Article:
Lesbian parents have spoken out about how they came to one of the most important decisions they will ever make: deciding which partner will give birth to their child.
From finding suitable sperm, to questions around guardianship, egg donation and fertility, users of Reddit revealed the joys and challenges leading to the conception and birth of their families.
‘We had my wife’s eggs fertilized from a donor and then I carried our daughter, one user said. ‘This let both of us have a major contribution in being the mother to our child. Biologically the child is my wife’s, but I carried her.
‘We want to have a second, and want her to carry our second child so that we can both experience it, but this was the thought process behind the decision on our first.
‘The summary of what we ultimately decided on doesn’t really factor in all the conversations, debates, and arguments that lead us to that point. It took a while to get there.’
‘Reciprocal IVF (her egg, my nest) would have been awesome but also out of our price range,’ said another. ‘She didn’t care to be pregnant and I didn’t mind so I was picked. Found a friend of a friend to be the donor and a plastic syringe turkey baster did the rest.’
‘My child will be born to two legally married parents but only the birth mother will be granted guardianship, solely because of the gender of the other one,’ she added. ‘This would even be true if the child I carried was made from my wife’s egg; she would still have to legally adopt her own genetic child. At least a few states grant de facto parentage to a same sex spouse. But until they all do, second parent adoption will be the necessary step to ensure guardianship across all states.’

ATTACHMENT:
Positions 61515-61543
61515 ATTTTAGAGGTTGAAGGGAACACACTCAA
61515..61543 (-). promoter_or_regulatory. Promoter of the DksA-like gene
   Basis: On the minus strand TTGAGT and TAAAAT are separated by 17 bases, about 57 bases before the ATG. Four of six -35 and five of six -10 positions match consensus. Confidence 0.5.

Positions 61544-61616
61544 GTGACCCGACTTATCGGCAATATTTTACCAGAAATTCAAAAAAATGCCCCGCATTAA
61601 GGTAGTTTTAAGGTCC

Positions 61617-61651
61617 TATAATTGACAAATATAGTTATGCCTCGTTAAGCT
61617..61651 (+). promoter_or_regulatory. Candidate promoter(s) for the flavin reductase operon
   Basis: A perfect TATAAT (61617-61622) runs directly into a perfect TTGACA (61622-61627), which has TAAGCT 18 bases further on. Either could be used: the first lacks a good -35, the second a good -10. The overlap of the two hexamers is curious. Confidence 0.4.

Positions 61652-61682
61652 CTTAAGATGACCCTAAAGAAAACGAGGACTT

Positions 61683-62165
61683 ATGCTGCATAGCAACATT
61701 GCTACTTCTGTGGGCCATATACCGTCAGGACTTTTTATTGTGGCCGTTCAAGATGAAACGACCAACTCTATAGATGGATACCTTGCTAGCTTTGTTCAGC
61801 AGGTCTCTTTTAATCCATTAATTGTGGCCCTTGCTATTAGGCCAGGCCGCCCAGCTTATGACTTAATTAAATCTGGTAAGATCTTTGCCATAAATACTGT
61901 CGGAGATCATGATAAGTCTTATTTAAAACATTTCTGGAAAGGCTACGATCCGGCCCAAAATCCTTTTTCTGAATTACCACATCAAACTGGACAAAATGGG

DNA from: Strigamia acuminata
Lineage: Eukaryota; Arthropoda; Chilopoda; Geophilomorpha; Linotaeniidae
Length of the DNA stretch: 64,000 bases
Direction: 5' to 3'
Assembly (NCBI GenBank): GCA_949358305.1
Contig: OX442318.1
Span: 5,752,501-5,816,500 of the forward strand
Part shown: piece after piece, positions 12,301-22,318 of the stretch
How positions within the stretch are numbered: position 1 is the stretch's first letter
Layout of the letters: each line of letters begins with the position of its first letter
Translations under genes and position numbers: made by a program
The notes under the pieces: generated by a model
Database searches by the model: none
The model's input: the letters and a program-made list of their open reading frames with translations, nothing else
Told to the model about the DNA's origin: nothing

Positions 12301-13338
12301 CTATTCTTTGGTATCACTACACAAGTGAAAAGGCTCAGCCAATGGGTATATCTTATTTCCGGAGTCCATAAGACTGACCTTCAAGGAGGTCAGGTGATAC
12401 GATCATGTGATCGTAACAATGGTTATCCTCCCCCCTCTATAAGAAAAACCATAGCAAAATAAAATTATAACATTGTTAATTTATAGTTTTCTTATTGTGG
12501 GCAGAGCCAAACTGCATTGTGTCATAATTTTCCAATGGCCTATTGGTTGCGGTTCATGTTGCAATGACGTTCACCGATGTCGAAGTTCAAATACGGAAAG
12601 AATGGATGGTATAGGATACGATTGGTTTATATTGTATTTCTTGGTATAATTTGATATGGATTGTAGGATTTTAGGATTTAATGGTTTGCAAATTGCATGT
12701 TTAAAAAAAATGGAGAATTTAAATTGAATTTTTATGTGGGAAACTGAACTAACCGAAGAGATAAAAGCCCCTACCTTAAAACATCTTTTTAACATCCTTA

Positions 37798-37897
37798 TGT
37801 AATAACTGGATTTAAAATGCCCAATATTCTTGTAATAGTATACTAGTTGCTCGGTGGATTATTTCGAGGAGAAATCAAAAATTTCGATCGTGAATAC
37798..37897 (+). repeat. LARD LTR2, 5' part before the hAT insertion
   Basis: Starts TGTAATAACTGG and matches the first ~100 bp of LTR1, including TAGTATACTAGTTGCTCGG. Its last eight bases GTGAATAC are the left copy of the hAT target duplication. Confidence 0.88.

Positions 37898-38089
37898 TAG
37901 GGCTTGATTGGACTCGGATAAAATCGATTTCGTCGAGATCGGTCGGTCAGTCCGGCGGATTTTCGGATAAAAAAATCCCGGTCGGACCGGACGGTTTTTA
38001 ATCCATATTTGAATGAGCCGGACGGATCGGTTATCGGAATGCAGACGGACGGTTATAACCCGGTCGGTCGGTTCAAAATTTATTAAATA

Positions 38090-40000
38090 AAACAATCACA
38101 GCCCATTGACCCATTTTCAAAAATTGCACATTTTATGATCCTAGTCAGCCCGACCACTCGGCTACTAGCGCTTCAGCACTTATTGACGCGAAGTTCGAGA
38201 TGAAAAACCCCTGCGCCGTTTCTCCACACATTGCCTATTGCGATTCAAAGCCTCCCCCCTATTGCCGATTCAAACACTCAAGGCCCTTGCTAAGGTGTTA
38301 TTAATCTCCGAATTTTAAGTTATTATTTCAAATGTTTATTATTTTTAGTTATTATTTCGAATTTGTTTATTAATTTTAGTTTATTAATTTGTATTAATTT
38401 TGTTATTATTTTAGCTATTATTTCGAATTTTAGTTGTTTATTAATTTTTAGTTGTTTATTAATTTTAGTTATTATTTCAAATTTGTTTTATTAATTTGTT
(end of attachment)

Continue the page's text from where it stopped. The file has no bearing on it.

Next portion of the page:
Some women expressed concern about how pregnancy would affect their gender identity, with others chipping in to help explain.
‘Are you a dude?’ one Redditor asked. ‘Let’s say that secretive scientists in Japan have been working on getting males pregnant in an effort to regrow the population faster. They’ve been doing it in secret trials for the last 30 years and while the womb construct is artificial (but still inside you and connected by placenta) and c-section is the only way out, the rest of it is exactly as safe as female pregnancy. Oh and some hormones to keep things balanced, but without long term effects.
‘Now your wife was just diagnosed with a heart condition that makes her unfit to carry a child. She still wants one so badly. Are you ready to carry her fetus for her? For nine months with no going back? And handle facing your friends, family, and coworkers while doing that? Seriously, consider actually being pregnant. If you’re honest with yourself, it weirds you out. And that’s probably how some masculine lesbians feel.’
It’s not just carrying the child that raises questions for lesbian couples. Deciding on how to obtain suitable sperm, through a donor or otherwise, is often a challenge.
One user explained her thought process: ‘We both have brothers who we hope will donate. Her egg, my brother’s sperm, and then remove my egg, artificially inseminate it with her brother’s sperm, and transplant it into her uterus.
‘We want our kids to be ours, not just one of ours and some dude’s DNA. This way, in a roundabout way, our kids will be related to both of us. Good emotionally for all of us but also, god forbid, should something happen between my partner and I, both our DNA is involved and it’s not so simple as "the parent" and "the other one".’
‘I’m trans and my wife is cis, and we’re both unhappy with the genitalia situation,’ another Redditor explained. ‘She doesn’t want to have to carry a baby, and I wish to hell that I could. We both want kids, but between difficulties with conception/fertility (we don’t know if it’s her or me), we ultimately decided that the best solution was to adopt.’